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Introduction

  • Joy Hendry

Abstract

This book, and the study on which it is based, were inspired by the transformation described in the Prologue. It is not specifically about the Ainu people—there are Ainu working on their own representation now, and there are growing sources of information in various media. But the Ainu are not the only contemporary people who were almost obliterated from the consciousness of the wider public, and I was further guided into devising the project by the words of an Ainu woman who sought to account for the growth in her people’s confidence. She explained, with an expression of some content,

We discovered that there are other peoples in the world who had been largely erased from their country’s memories. We are in touch with each other now, and we are all learning to feel pride in our ancestry again.

Keywords

Native People National Museum Wide Public Cultural Tourism Museum Curator 
These keywords were added by machine and not by the authors. This process is experimental and the keywords may be updated as the learning algorithm improves.

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References And Further Readings

  1. Bedard, Joanna, 1992, “Foreward,” in Deborah Doxtator (ed.), 1988, Fluffs and Feathers: An Exhibit on the Symbols of Indianness; A Resource Guide, Brantford, Ontario: Woodland Cultural Centre.Google Scholar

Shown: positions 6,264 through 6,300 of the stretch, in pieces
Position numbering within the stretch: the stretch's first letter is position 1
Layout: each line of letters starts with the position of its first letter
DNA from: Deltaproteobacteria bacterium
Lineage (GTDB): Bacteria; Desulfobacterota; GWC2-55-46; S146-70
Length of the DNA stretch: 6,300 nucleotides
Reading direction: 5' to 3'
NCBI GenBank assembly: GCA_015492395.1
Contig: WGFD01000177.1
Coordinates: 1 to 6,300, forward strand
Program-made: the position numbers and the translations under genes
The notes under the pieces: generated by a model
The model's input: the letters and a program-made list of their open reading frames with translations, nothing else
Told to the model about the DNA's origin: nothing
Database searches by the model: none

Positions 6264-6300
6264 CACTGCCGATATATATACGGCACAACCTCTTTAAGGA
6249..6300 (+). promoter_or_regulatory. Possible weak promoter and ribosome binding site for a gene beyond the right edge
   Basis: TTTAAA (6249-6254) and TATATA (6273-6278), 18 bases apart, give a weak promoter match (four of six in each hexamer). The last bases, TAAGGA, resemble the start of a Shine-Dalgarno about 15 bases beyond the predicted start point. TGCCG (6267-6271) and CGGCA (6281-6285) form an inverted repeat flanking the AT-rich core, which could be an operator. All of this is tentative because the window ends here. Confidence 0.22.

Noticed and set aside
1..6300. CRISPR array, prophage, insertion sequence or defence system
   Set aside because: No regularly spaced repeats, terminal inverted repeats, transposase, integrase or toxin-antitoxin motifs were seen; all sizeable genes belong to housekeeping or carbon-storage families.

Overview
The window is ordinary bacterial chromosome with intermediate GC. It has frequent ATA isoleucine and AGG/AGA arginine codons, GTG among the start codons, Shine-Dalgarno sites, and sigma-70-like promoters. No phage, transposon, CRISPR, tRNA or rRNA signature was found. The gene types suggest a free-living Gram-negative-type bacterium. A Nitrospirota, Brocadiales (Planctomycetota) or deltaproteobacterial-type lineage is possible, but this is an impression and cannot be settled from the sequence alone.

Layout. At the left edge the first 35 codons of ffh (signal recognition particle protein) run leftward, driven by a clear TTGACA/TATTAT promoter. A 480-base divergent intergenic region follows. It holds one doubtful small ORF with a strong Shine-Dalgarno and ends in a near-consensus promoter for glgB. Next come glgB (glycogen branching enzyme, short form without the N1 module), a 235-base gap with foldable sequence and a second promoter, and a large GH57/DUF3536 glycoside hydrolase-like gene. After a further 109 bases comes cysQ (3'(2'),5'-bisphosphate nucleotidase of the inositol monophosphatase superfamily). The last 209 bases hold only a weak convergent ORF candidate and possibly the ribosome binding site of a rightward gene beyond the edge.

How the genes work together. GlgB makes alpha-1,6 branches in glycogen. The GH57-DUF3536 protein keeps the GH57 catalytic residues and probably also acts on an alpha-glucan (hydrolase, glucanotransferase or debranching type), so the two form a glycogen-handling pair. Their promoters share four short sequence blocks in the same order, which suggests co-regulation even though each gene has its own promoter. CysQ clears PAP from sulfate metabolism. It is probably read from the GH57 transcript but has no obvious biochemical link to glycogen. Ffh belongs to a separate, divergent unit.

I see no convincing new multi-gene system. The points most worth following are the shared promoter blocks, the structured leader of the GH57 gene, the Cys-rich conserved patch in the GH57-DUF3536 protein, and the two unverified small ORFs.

2. Bocock, Robert, 1992, “The Cultural Formations of Modern Society,” in Stuart Hall and Bram Gieben (eds.), The Formations of Modernity, Cambridge: Polity Press, pp. 229–274.Google Scholar
  3. Dore, Ronald, 1973, British Factory-Japanese Factory: The Origins of National Diversity in Industrial Relations, Berkeley and Los Angeles: University of California Press.Google Scholar
  4. Doxtator, Deborah, 1988, “The Home of Indian Culture and Other Stories in the Museum,” Muse, VI (3): 26–28.Google Scholar
  5. Hendry, Joy, 2000, The Orient Strikes Back, Oxford: Berg.Google Scholar
  6. Hill, Richard W., 2000, “The Museum Indian: Still Frozen in Time and Mind,” Museum News, 79(3): 40–44.Google Scholar
  7. Hill, Torn V., 1992, “Preface” in Deborah Doxtator (ed.), 1988, Fluffs and Feathers: An Exhibit on the Symbols of Indianness; A Resource Guide, Brantford, Ontario: Woodland Cultural Centre.Google Scholar
  8. Matsunaga, Louella, 2004, “The Branding of Space,” in H. Nakamaki (ed.), A Comparison of Management Culture in Japan and the UK: Focusing on Religion and Museum, Osaka: National Museum of Ethnology.Google Scholar
  9. Phillips, Ruth, 1990, “The Public Relations Wrap: What We Can Learn from The Spirit Sings,” Inuit Art Quarterly (Spring): 13–21.Google Scholar
  10. Sahlins, Marshall, 1999, “Two or Three Things that I Know about Culture,” Journal of the Royal Anthropological Institute (N.S.), 5: 399–421.Google Scholar
  11. Smith, Linda Tuhiwai, 1999, Decolonizing Methodologies: Research and Indigenous Peoples, New York: Zed Books Ltd.Google Scholar
  12. Street, Brian, 1992, ‘British Popular Anthropology: Exhibiting and Photographing the Other,“ in Elizabeth Edwards (ed.), Anthropology and Photography, 1860–1920, New Haven, Connecticut and London: Yale University Press.Google Scholar

Copyright information

© Joy Hendry 2005

Authors and Affiliations

  • Joy Hendry

There are no affiliations available

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